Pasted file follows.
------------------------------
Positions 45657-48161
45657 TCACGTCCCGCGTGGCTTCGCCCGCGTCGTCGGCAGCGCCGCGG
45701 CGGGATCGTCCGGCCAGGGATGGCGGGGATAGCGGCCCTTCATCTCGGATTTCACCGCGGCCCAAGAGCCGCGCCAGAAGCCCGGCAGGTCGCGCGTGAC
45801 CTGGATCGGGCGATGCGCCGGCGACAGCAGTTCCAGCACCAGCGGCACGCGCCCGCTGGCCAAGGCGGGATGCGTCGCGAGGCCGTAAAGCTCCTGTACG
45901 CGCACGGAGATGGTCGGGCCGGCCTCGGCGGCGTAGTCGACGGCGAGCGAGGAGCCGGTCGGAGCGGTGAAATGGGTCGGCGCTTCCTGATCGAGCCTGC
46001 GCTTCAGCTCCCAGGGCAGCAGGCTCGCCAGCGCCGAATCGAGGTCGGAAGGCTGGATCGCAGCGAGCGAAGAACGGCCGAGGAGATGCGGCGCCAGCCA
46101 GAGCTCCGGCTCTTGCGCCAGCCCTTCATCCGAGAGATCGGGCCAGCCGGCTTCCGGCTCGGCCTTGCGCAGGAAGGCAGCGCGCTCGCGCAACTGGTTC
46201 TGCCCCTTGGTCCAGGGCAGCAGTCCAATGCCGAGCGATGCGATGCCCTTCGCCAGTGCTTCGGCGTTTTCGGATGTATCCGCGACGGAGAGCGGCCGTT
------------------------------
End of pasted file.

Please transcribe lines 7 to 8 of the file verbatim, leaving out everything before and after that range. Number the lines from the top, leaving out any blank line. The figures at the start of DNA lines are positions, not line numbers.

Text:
46101 GAGCTCCGGCTCTTGCGCCAGCCCTTCATCCGAGAGATCGGGCCAGCCGGCTTCCGGCTCGGCCTTGCGCAGGAAGGCAGCGCGCTCGCGCAACTGGTTC
46201 TGCCCCTTGGTCCAGGGCAGCAGTCCAATGCCGAGCGATGCGATGCCCTTCGCCAGTGCTTCGGCGTTTTCGGATGTATCCGCGACGGAGAGCGGCCGTT